Looking Into Data Part 2

Sowmithra M -

Hey everyone! This will be a shorter blog post as I’m continuing much of what I was doing last week. I’ve finished sorting through the initial data for Miami and Detroit. Today, I will get started on data on Phoenix’s urban water system. Dr. Garcia has the most data on Phoenix out of the 3 cities because of proximity and relation. This task will most likely take me 2-3 days due to the large quantity. After I’m done with Phoenix’s data, I will start to compare each of the cities within the 4 categories mentioned last week. As a reminder, those 4 categories are hydrology and climate, water supply infrastructure, structure of the utility, and characteristics of the community. I will be conducting this comparison to see how cities respond differently to water stress. On top of sifting through data, I am also continuing background readings, but shifting the theme from institutional structures’ effect on water systems to the general factors pushing water conservation policies and how to measure them. I’m specifically taking a look at the Vanderbilt Water Conservation Index and the American Water Works Association’s survey and index. Finally, I’ve found a lot of sustainable urban water management meetings and recorded webinars for all 3 cities. I will be organizing the videos according to relevance and importance. Then, I will choose 2-3 meetings/videos per city to actually attend. Thus far, I am enjoying this field of research. That’s all for this week!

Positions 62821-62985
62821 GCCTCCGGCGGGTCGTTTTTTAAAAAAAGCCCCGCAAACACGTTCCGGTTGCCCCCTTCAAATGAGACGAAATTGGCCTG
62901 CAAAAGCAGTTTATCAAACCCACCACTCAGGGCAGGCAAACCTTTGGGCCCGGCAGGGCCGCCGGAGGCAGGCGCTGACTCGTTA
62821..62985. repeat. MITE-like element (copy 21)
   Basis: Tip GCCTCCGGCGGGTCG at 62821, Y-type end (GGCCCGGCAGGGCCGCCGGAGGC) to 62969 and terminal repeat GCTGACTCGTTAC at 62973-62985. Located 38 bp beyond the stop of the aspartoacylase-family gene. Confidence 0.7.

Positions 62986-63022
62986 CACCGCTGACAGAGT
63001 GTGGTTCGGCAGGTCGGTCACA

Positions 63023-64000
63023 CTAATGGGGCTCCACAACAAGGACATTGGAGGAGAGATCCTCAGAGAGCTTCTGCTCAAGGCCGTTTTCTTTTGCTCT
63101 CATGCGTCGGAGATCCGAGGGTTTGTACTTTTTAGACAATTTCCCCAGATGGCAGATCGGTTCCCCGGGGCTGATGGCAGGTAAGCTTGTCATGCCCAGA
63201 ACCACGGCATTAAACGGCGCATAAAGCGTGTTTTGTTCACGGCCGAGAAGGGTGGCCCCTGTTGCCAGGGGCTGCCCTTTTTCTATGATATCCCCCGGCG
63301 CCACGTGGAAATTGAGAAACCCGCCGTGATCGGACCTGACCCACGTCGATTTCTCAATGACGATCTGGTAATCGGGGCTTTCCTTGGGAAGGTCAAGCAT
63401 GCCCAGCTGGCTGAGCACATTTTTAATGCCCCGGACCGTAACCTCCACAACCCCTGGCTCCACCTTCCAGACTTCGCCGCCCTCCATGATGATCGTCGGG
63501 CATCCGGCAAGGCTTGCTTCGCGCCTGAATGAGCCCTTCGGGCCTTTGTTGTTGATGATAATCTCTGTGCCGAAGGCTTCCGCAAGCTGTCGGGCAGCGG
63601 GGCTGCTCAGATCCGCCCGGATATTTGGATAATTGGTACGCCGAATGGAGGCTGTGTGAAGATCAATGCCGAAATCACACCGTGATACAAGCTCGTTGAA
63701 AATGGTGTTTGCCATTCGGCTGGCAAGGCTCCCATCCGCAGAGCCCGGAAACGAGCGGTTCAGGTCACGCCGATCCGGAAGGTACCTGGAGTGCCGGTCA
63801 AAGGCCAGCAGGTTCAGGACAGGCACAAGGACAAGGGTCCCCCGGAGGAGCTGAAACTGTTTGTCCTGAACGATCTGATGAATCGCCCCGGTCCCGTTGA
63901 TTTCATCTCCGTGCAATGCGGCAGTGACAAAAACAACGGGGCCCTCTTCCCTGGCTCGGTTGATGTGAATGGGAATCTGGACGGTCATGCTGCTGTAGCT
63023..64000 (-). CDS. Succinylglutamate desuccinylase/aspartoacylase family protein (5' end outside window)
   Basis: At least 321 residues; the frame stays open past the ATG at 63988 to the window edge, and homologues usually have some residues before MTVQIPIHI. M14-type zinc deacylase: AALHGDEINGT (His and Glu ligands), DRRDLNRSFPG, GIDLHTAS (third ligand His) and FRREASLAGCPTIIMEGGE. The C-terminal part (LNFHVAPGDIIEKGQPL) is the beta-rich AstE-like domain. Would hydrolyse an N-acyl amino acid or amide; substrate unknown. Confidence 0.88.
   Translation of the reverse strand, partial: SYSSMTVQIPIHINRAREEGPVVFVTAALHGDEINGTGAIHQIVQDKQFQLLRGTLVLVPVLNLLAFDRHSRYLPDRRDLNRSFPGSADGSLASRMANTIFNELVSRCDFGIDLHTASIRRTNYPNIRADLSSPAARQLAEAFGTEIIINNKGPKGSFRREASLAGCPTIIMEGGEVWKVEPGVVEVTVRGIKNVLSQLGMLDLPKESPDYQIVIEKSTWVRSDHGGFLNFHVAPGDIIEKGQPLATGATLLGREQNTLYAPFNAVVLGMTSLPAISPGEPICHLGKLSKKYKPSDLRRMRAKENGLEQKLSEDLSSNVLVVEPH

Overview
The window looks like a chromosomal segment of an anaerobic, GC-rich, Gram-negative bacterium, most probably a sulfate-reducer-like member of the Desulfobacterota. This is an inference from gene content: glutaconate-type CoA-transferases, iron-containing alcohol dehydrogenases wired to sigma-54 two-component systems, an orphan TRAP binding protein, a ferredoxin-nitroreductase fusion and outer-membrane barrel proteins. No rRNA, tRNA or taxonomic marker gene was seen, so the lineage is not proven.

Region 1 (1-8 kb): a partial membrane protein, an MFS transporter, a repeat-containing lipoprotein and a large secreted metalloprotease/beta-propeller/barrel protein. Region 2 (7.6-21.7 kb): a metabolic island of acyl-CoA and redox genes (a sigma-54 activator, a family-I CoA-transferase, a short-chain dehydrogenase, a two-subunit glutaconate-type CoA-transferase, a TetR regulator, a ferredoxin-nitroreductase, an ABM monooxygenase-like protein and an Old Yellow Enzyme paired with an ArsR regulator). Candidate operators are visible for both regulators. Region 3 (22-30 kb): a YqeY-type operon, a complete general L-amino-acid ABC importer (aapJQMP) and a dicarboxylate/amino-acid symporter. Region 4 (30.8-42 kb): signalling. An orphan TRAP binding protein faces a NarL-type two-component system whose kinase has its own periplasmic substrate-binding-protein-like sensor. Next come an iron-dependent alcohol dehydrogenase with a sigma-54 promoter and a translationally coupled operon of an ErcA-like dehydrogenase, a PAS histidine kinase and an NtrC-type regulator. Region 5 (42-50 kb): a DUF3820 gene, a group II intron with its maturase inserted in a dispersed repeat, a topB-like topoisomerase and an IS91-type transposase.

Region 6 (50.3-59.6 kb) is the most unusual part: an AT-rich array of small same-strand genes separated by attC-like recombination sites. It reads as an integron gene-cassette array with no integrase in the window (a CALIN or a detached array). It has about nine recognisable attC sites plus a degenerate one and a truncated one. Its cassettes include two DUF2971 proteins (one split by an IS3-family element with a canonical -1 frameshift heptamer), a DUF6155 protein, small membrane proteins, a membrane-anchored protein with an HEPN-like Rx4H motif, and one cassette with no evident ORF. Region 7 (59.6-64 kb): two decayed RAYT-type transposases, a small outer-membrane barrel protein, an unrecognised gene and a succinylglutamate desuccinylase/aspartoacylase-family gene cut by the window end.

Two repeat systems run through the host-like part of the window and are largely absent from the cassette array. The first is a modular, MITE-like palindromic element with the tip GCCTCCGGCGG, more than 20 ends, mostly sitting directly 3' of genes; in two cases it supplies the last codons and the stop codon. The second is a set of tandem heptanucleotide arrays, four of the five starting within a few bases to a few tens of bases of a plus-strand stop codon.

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    Hi Sowmithra, this is great work! I'd love to hear more about what the Vanderbilt Water and the American Water Works indexes. How do these work? What do they measure?
    Hi Ms. Bennett! Both indices are a way to measure water conservation measures. The American Water Works index has fewer categories of such measures than when compared to the Vanderbilt Water Conservation Index, making Vanderbilt's index more comprehensive and accurate at picking up variances. Examples of these 'categories' include drought plans, general structure, commercial/industrial requirements/rebates/other, and residential requirements/rebates/other. Examples of water conservation policies include landscape water audits, interior plumbing retrofits, pricing policies, support for water efficiency, and educational outreach.

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